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We are Winning

However, this equivalent of a legal comfort blanket does NOT give men the right to enter women’s spaces.

Yvonne Van Dongen

June 21st, 2023

 

So self-sex ID came into force last week and the radfems and anyone who cares about women and girls should be in mourning. Except they’re not. Far from it. They’re quietly congratulating themselves.


Because all the new law has achieved is to make a mockery of the birth certificate. It is now utterly invalid as a document of fact. With the ability to alter one's sex at will without the need for proof, it has validated a fiction. You may feel male, female or non-binary (whatever that is) and register that on your birth certificate (as long as you are 18 and over) and change back again a week later, if you so desire. Then back again for fun or because you can - as many times as you like.


Perhaps the most astonishing aspect of the law change is a facility that has received little, if any, public scrutiny. That is, it is now possible for a child to have two fathers or two mothers on their birth certificate. Both fathers could actually be female while both mothers could be male. Or they could choose to reject both monickers and just call themselves parent.


This flexibility as outlined in clause 12 (3) of the Births Deaths Marriages and Relationships Registration (BDMRR) Act 2021 could well become a drawcard for parents overseas who are denied this facility. In 2020 in the United Kingdom a male-identifying female, legally recognised as male, lost a Supreme Court case to be recognised as the father of the child he birthed. Next time all he has to do is fly here.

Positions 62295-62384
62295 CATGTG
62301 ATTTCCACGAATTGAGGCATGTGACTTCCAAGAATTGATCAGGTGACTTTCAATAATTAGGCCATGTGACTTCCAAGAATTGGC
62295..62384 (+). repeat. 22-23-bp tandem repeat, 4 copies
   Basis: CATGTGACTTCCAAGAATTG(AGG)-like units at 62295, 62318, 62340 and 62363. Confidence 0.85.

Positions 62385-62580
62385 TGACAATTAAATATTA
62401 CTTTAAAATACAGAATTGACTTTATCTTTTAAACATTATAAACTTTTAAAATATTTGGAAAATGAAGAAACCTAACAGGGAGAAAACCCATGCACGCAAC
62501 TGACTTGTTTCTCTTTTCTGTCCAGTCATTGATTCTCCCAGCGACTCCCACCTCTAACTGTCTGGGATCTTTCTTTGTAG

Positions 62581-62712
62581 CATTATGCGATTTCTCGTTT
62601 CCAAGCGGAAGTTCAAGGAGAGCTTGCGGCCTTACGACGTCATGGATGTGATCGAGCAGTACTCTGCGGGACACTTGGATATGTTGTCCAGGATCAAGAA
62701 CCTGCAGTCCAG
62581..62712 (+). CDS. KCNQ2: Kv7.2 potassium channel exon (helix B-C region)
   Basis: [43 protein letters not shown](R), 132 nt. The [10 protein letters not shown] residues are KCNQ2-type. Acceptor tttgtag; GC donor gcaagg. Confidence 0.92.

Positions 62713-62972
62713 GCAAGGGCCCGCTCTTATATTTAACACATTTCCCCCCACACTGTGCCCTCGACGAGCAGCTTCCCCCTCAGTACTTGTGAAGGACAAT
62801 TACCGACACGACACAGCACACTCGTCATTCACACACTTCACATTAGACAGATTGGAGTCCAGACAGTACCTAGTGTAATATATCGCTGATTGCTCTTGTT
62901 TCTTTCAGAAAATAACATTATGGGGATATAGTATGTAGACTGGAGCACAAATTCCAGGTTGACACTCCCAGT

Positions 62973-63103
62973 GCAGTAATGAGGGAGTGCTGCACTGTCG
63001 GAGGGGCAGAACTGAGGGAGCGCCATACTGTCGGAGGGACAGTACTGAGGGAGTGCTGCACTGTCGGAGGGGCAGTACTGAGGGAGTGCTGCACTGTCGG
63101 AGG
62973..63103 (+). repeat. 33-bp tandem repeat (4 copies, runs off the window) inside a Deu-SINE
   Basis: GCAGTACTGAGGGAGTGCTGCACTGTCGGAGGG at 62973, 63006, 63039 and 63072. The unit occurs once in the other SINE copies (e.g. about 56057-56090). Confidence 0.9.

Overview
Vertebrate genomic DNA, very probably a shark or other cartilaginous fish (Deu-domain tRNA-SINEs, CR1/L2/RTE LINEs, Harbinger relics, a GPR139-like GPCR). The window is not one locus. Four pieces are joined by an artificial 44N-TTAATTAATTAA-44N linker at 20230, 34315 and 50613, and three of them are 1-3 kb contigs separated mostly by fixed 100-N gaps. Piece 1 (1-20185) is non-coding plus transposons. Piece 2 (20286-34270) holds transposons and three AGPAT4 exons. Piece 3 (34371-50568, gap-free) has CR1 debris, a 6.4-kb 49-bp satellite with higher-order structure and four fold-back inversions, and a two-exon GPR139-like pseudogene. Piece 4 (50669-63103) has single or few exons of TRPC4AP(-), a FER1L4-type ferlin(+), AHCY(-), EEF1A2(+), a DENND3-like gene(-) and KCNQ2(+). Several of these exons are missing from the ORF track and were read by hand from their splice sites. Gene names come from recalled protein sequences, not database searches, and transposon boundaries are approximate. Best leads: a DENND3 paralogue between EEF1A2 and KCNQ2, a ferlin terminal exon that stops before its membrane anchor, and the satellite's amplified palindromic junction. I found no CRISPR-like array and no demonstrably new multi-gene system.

Our birth certificate has become a record of feeling. Nothing more.


However, this equivalent of a legal comfort blanket does NOT give men the right to enter women’s spaces. A man may wave his newly minted identification in front of the person running the women’s refuge, changing sheds, gym or sports team and insist this official looking piece of paper gives him the right to be regarded as a woman. But he is wrong. It does not.


The gatekeeper could quote clause 79 (2) (BDMRR) Act 2021 or clause 80 (2) in the supplementary order paper as justification to reject entry but it is probably easier to read the Department of Internal Affairs FAQs on the legislation.


“What does the new law say about how service providers should consider birth certificates as evidence of sex or gender?


The new legislation clarifies how birth certificates can be used as evidence of sex or gender. Where service providers need to determine someone’s sex or gender, other factors can be considered over and above the sex listed on a birth certificate. This reflects the fact that birth certificates are not intended to be considered evidence of a person’s identity (usually birth certificates are provided with other documents such as a driver licence or passports to prove identity).


What will self-identification mean for single sex spaces and activities such as changing rooms and sports teams?


The self-identification process should not affect how access to single sex spaces or sports is determined. Birth certificates are not usually used to determine a person’s right to access single sex services or spaces.


Organisations and individuals can continue to rely on their own policies rather than birth certificates. For example, it is still up to individual governing bodies to determine how sex and gender are determined in sport. It is also still up to individual schools to discuss with learners, parents, caregivers and whānau what name and gender learners use, regardless of the details on their birth certificates.”